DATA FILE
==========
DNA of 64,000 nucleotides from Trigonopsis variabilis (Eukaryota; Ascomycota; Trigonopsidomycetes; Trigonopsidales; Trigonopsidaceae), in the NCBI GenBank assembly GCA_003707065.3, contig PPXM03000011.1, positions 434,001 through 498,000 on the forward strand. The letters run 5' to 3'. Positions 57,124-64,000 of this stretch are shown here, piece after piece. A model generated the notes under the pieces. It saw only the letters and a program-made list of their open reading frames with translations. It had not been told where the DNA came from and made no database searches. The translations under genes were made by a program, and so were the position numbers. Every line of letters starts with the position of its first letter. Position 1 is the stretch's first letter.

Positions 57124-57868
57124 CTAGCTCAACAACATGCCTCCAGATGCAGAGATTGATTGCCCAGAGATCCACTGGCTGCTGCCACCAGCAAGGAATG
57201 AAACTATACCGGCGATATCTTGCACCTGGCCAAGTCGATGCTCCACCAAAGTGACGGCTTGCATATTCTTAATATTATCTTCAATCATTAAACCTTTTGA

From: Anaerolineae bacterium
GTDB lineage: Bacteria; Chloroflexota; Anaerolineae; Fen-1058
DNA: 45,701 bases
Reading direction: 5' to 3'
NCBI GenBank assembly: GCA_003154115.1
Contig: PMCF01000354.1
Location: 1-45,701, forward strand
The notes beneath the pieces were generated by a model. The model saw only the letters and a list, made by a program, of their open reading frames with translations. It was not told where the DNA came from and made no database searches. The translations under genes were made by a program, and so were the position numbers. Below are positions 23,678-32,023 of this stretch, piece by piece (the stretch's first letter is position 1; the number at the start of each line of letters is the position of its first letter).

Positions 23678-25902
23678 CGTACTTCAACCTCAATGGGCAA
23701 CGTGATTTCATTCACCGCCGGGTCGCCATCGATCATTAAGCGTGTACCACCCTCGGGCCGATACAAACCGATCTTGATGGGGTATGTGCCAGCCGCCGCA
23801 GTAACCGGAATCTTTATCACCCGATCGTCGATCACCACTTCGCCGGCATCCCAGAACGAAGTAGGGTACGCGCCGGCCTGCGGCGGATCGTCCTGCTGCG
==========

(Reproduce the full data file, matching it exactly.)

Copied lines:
DNA of 64,000 nucleotides from Trigonopsis variabilis (Eukaryota; Ascomycota; Trigonopsidomycetes; Trigonopsidales; Trigonopsidaceae), in the NCBI GenBank assembly GCA_003707065.3, contig PPXM03000011.1, positions 434,001 through 498,000 on the forward strand. The letters run 5' to 3'. Positions 57,124-64,000 of this stretch are shown here, piece after piece. A model generated the notes under the pieces. It saw only the letters and a program-made list of their open reading frames with translations. It had not been told where the DNA came from and made no database searches. The translations under genes were made by a program, and so were the position numbers. Every line of letters starts with the position of its first letter. Position 1 is the stretch's first letter.

Positions 57124-57868
57124 CTAGCTCAACAACATGCCTCCAGATGCAGAGATTGATTGCCCAGAGATCCACTGGCTGCTGCCACCAGCAAGGAATG
57201 AAACTATACCGGCGATATCTTGCACCTGGCCAAGTCGATGCTCCACCAAAGTGACGGCTTGCATATTCTTAATATTATCTTCAATCATTAAACCTTTTGA

From: Anaerolineae bacterium
GTDB lineage: Bacteria; Chloroflexota; Anaerolineae; Fen-1058
DNA: 45,701 bases
Reading direction: 5' to 3'
NCBI GenBank assembly: GCA_003154115.1
Contig: PMCF01000354.1
Location: 1-45,701, forward strand
The notes beneath the pieces were generated by a model. The model saw only the letters and a list, made by a program, of their open reading frames with translations. It was not told where the DNA came from and made no database searches. The translations under genes were made by a program, and so were the position numbers. Below are positions 23,678-32,023 of this stretch, piece by piece (the stretch's first letter is position 1; the number at the start of each line of letters is the position of its first letter).

Positions 23678-25902
23678 CGTACTTCAACCTCAATGGGCAA
23701 CGTGATTTCATTCACCGCCGGGTCGCCATCGATCATTAAGCGTGTACCACCCTCGGGCCGATACAAACCGATCTTGATGGGGTATGTGCCAGCCGCCGCA
23801 GTAACCGGAATCTTTATCACCCGATCGTCGATCACCACTTCGCCGGCATCCCAGAACGAAGTAGGGTACGCGCCGGCCTGCGGCGGATCGTCCTGCTGCG